Direct disconnect: how to solve the delivery driver shortage
It is no secret that delivery – both for food and retail – emerged as a big winner from the COVID-19 period. Despite the complications, uncertainties and overall difficulties many sectors faced during and following the pandemic, as we see life eventually return to normal, the delivery sector continues to boom. Simultaneously, we are witnessing an issue that may turn the tide on this victory, as delivery driver shortages mount. This problem has become increasingly prominent, especially as we approach highly popular periods for the delivery sector – such as Cyber Weekend, the busiest day of the retail year, Black Friday, and the overall Christmas period. This has brought doubts and fears for both consumers and retailers alike.
We have a booming industry, with increasingly rising pay rates and job security, and yet a lack of job seekers wanting to engage in it – how is that possible? The Road Haulage Association recently announced that the UK currently faces a shortage of 100,000 truck drivers. There is a direct disconnect. We have an in demand industry actively seeking drivers, yet shortages of them have and will continue to create issues down the line. RHA chief executive Richard Burnett in August informed Sky News that to train those 100,000 short drivers would take at least 18 months – in this timeframe a real threat has been posed. Many delivery firms simply may be unable to get the goods ordered to the shelves.
There are several long standing reasons for this problem but additionally we are facing a unique macro-environment that is elevating the issue. The current climate following COVID-19 and its subsequent restrictions, as well as the difficulties resulting from the Northern Ireland Protocol and Brexit, have created what may appear to be an unpredictable and unattractive sector for employment.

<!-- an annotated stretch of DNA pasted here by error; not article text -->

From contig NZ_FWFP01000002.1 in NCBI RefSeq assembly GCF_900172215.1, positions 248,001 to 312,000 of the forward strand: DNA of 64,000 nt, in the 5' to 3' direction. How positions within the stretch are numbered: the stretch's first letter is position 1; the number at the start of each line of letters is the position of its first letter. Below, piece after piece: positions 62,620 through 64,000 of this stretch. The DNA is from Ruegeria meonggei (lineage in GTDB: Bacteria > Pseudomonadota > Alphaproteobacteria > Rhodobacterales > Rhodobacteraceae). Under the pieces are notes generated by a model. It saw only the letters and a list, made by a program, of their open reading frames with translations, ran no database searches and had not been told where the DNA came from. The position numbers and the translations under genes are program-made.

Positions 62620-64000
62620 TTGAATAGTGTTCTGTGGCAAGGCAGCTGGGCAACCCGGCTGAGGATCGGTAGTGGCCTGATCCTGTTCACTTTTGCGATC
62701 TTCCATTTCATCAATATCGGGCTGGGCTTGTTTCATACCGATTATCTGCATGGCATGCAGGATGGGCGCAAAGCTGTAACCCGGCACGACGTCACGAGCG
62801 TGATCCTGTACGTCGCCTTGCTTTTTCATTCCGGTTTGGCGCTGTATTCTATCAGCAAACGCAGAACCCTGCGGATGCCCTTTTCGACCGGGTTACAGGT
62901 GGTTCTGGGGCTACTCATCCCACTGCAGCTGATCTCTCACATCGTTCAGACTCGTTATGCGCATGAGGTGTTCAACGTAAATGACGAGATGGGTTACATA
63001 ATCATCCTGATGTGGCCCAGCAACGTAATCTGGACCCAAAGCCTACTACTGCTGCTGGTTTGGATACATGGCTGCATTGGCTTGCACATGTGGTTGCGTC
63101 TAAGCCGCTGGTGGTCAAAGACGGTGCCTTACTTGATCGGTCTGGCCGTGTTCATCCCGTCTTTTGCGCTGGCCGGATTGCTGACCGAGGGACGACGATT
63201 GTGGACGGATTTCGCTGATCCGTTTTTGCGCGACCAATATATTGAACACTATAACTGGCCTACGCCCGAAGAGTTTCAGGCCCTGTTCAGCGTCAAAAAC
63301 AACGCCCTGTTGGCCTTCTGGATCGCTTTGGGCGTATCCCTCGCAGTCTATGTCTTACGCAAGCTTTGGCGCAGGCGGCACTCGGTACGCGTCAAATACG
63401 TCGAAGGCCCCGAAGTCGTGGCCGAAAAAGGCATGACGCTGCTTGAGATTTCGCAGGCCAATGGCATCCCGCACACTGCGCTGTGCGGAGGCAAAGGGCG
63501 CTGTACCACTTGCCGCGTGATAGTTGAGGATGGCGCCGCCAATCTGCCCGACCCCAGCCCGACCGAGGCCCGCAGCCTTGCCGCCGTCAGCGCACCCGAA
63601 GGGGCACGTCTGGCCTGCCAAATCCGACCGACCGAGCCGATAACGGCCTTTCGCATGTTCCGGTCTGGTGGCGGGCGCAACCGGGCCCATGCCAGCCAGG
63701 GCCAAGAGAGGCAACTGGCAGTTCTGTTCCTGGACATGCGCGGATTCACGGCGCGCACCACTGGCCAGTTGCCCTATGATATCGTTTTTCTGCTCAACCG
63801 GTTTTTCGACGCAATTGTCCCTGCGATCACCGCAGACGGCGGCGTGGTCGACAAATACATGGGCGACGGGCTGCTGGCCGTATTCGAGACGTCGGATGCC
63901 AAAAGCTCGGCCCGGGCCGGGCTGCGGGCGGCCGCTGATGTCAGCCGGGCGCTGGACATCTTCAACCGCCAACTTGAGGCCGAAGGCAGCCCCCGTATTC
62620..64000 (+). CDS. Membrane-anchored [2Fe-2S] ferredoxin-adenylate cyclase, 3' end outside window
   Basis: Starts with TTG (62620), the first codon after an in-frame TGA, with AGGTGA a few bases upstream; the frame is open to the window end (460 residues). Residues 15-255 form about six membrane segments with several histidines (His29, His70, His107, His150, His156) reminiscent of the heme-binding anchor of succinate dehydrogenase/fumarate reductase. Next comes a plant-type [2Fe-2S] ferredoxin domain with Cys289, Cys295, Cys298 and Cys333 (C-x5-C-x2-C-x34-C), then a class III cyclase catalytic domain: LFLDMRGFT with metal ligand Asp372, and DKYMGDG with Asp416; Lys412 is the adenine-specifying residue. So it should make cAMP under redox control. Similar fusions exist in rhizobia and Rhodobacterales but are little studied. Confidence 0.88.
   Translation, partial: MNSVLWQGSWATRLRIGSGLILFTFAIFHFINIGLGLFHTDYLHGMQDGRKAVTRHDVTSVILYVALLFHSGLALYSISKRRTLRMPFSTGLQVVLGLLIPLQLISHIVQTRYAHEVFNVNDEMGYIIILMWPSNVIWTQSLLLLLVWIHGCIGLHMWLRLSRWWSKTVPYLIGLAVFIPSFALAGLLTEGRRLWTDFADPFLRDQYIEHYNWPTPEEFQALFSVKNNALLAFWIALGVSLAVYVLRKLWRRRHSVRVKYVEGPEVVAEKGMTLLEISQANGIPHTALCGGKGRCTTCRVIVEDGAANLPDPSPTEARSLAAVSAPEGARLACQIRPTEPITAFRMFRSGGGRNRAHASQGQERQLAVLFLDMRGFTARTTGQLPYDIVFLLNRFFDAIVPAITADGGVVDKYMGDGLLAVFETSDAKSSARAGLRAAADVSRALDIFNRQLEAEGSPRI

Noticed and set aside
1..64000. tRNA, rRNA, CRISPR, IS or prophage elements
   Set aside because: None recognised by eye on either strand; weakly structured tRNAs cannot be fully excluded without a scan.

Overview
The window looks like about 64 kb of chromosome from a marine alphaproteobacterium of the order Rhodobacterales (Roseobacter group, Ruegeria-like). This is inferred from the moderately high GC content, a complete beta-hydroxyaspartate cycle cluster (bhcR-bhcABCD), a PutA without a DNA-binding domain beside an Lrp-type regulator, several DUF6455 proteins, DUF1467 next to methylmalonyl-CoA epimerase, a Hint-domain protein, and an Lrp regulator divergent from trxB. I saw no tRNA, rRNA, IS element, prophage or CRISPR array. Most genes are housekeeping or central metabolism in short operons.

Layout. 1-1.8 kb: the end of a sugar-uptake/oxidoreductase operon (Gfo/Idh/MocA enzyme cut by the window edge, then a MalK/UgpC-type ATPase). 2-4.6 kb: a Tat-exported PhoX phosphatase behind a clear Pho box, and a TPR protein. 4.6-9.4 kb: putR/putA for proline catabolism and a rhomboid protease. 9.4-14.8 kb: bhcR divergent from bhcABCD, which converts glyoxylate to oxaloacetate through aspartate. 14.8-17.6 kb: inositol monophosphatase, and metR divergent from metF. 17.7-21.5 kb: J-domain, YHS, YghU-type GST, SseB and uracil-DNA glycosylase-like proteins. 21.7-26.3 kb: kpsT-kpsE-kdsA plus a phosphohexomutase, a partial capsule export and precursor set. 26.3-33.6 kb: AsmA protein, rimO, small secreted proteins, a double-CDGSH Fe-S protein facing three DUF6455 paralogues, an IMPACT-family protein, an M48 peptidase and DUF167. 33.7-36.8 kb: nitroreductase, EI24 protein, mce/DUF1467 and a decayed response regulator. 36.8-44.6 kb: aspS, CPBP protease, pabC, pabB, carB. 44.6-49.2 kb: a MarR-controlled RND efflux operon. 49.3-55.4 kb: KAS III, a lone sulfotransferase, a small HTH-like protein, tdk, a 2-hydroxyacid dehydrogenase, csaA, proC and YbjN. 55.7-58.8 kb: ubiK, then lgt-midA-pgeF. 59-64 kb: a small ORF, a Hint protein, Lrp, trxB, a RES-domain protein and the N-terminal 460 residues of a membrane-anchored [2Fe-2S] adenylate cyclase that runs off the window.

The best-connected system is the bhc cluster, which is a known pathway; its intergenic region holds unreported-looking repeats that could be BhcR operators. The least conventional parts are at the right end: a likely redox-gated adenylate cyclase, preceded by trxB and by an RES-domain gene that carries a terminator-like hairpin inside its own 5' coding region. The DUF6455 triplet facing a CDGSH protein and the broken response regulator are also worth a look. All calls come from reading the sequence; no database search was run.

But it would be unfair and inaccurate to say this issue is purely due to uncertainties driven by Brexit and COVID-19. There have been underlying causes at play for years, prior to the current situation. In a report, Logistics Competencies, Skills, and Training A GLOBAL OVERVIEW, released prior to the pandemic kicking off in 2020, issues with employing drivers ranged from image worries to regulation. A long history of underinvestment in the logistics sector, and its staffing, can no longer be avoided and has only been amplified by the environment created by COVID and Brexit.
COVID-19 while creating a huge demand for delivery drivers somewhat limited the supply of them by two means. The restrictions and contact tracing systems created a lack of security feeling amongst workers. While The RHA has said that it was not simply the fear of a close contact notification that has created our current situation, by no means did it ease anxieties for drivers on the job. Additionally, restrictions caused widespread cancellations of driving lessons and tests, resulting in a lack of new drivers – people who may have been willing to enter the workforce but are ineligible presently for this profession.